Lizzie Velasquez as a child
Lizzie Velasquez as a child. “Why would her parents keep her?!” read one of the comments on a YouTube video about her; “kill it with fire” said another. One commenter said people would go blind if they saw her on the street.

Humankind has always had an uneasy relationship with customs of etiquette, especially with regard to women’s place in the ecosystem. What makes Internet unique is how rapidly this decoupling takes place. We see it today in the form of cyberbullying against a woman with Marfan syndrom and a professional violinist who posts messages she receives from anonymous fetishists on Instagram. Perhaps the most appropriate response, such as in the case of Ms. Ford, is to simply fight fire with fire and accept that someone, somewhere is going to bring a bigger torch.

Or maybe, to again quote Judith Sargent Murray, it’s best to just hide away from it all. Once wonders if Ms. Murray were alive to see what today’s Internet subculture has wrought from “the low manners of an injurious multitude,” as she wrote in 1793, she might be compelled to further revisit a desire to “shield [her]self in the fair asylum of conscious innocence” in order to escape it. And who could blame her?

Watch Me Quit

Marina Shifrin dancing in her quit video

In an era where U.S. unemployment figures typically range between five and eight percent (and were as high as 10% in 2009), it might seem oddly inappropriate to celebrate the mundane act of quitting a job—especially when the event is made public at a significant risk to one’s reputation.

Yet, this is exactly what people are doing with their final hours at work. People are using company property and time to choreograph elaborate media happenings, recording them on video and posting them online for a global audience. Although we have no idea who these people are, what they do for a living or why they’re leaving, we are captivated by the spectacle.

Girl holding sign saying "I quit"It’s not difficult to understand why “quit videos” are so magnetic. Nearly everyone who works for a living has been compelled, at some time or another, to seethe silently while enduring an employment scenario that left us wanting more. Perhaps it’s a stupid boss that sets us on edge, or a noisy cubicle placed near the break room. Or it could be the vapid nature of most work environments, a landscape overrun with micromanaging leadership, indecipherable buzzword jargon, and organizations who incessantly bang us over the head about their “commitment to culture.”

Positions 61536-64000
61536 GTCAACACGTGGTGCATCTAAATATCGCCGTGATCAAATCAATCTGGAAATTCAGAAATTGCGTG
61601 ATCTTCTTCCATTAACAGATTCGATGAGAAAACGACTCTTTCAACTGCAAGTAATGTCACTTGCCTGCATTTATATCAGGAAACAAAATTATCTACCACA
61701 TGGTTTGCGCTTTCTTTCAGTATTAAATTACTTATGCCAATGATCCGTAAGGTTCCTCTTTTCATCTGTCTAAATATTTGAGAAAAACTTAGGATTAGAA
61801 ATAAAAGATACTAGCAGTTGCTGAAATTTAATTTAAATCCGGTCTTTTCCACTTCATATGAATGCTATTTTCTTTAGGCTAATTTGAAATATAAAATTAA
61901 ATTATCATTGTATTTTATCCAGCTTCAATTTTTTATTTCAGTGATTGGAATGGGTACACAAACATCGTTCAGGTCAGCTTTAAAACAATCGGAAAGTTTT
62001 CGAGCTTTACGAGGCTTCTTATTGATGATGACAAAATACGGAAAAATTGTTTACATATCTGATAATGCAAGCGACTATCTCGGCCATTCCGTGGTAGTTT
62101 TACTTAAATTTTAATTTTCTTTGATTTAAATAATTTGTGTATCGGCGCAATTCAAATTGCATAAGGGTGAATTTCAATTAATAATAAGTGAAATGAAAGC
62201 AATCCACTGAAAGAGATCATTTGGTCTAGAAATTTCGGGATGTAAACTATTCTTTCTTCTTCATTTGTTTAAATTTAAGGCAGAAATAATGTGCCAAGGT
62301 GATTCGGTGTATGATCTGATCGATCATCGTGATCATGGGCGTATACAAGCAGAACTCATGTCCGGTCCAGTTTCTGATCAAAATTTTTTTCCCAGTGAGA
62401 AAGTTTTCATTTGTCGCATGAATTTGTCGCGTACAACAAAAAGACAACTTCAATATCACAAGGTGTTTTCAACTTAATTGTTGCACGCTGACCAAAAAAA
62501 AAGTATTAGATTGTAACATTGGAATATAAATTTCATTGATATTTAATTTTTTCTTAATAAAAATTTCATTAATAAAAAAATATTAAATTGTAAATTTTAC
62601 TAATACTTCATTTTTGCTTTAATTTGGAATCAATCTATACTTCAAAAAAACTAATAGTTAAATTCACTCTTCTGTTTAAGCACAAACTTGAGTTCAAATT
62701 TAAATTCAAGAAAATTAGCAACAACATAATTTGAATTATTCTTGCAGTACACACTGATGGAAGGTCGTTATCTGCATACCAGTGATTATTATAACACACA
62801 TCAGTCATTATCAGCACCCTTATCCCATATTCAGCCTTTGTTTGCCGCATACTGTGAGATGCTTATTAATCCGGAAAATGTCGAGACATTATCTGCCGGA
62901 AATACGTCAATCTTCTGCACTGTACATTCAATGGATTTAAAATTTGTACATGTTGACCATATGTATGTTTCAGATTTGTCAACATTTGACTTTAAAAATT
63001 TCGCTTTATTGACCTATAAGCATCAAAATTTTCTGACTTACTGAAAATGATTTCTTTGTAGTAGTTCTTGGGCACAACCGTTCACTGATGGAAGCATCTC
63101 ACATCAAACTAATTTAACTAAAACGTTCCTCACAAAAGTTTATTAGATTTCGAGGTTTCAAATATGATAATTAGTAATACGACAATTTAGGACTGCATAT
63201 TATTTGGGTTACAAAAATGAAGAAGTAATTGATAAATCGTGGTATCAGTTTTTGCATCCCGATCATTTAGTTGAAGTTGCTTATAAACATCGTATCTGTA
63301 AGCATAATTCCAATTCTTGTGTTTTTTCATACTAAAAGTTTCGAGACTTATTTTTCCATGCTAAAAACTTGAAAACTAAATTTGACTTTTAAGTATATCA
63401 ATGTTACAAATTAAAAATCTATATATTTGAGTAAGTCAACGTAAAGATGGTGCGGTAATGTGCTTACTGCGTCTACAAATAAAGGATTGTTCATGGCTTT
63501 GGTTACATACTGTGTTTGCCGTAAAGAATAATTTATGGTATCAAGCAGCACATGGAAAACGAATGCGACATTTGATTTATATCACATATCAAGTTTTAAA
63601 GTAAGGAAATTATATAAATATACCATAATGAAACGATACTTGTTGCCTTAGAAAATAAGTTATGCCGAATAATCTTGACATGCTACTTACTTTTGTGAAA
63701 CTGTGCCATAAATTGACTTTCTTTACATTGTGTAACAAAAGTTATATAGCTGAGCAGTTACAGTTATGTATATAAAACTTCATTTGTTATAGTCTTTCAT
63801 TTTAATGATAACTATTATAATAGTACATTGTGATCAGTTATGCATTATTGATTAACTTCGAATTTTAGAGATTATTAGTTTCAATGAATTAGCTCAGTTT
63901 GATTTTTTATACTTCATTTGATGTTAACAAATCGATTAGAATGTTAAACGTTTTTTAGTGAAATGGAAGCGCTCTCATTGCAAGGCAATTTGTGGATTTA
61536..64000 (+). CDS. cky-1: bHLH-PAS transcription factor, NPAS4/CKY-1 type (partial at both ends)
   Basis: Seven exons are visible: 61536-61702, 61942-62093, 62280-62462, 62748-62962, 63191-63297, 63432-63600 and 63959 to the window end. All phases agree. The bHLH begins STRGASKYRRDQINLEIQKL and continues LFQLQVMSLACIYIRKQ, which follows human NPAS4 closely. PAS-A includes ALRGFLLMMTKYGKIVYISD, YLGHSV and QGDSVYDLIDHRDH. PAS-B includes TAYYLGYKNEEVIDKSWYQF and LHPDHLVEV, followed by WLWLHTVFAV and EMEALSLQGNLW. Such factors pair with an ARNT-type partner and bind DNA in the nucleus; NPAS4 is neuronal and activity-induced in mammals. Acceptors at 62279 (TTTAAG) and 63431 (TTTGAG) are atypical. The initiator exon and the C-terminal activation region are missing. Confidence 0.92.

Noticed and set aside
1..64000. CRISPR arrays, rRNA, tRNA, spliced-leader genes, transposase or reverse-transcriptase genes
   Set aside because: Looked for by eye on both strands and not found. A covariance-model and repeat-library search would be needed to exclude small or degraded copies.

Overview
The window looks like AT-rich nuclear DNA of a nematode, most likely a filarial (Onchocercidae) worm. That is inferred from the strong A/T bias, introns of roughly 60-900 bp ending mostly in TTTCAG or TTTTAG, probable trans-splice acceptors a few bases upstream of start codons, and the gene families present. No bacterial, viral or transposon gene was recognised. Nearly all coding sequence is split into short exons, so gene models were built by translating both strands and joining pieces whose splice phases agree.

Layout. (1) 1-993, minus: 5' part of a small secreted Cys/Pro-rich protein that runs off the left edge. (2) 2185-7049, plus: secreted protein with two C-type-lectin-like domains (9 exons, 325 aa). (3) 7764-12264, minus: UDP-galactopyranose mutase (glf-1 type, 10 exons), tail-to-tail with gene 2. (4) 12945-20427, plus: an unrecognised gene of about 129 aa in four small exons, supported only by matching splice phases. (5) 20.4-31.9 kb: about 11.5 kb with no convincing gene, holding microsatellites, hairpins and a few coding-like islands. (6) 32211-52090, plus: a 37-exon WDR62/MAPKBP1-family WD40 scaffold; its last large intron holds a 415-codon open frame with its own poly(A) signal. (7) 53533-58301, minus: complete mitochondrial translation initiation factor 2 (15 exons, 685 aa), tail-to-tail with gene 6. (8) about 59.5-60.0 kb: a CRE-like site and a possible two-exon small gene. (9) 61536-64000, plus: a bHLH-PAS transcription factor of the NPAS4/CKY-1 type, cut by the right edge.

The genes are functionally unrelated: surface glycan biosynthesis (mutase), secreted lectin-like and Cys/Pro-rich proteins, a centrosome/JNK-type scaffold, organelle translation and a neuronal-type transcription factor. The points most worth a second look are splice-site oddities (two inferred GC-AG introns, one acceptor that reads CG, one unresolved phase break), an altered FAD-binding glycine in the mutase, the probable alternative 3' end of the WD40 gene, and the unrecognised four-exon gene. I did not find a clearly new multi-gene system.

Most of us follow the rules of cordial professionalism when leaving our place of employment: we provide two week’s notice, complete the required paperwork, and hand off any projects currently in-stream. We might even have a small party or a round of drinks with our coworkers. We promise to keep in touch, say nice things and move on. It’s all very benign.

Increasingly, though, departing employees are electing to tender their resignations in the form of elaborately staged events. The sheer orchestration required to pull off these stunts is impressive: there’s the coffee shop barista who hired a barbershop quartet, the Renaissance Hotel employee accompanied by a marching band, an insurance salesman dressed as a banana, and the GoDaddy engineer who announced her new puppeteering career via Super Bowl commercial.

And sometimes, the employers fight back. When Marina Shifrin quit her job by dancing to a song by Kanye West in front of 18 million viewers, her viral legacy was cemented (including a number of copycats). However, her former company countered the attack with a video of their own, taking advantage of the opportunity to elevate their name in front of a newly-expanded audience.  Today, Ms. Shifrin writes for Glamour and tweets about orange juice, but one gets the sense that her fleeting celebrity will sustain the semblance of a career (for the time being, at least).

From the perspective of the departing employee, it’s difficult to pinpoint the intended benefit of quit videos. It could be the chance to become an Internet celebrity that’s so intoxicating, or it could be something more deeply psychological. Quitting a job is an inherently solitary exercise; everyone else is a part of something, and we’ve made a decision to extricate ourselves from it. Perhaps the mass exposure of fame provides a sense of immediacy, smoothing the transition from one social circle to another.

factory workers sitting at tables doing menial laborStill, one interesting aspect of note is that most quit videos begin with a sincere explanation of what we’re about to see. Sometimes the tone is almost apologetic, as if the creators are aware that what they’re doing is borderline inappropriate but Darn it, I was mistreated and my story must be heard. Taken in this context, quit videos operate as a rejection of the flawed organizational dynamics found in many corporate ecosystems.

Smart, creative employees long ago stopped thinking of themselves merely as human capital. Perhaps this form of social media offers a greater good yet to be discovered: the actualization of the self, and a public opportunity to reclaim one’s dignity in the face of dehumanization. Whatever the rationale, Frederick Winslow Taylor is surely spinning in his grave.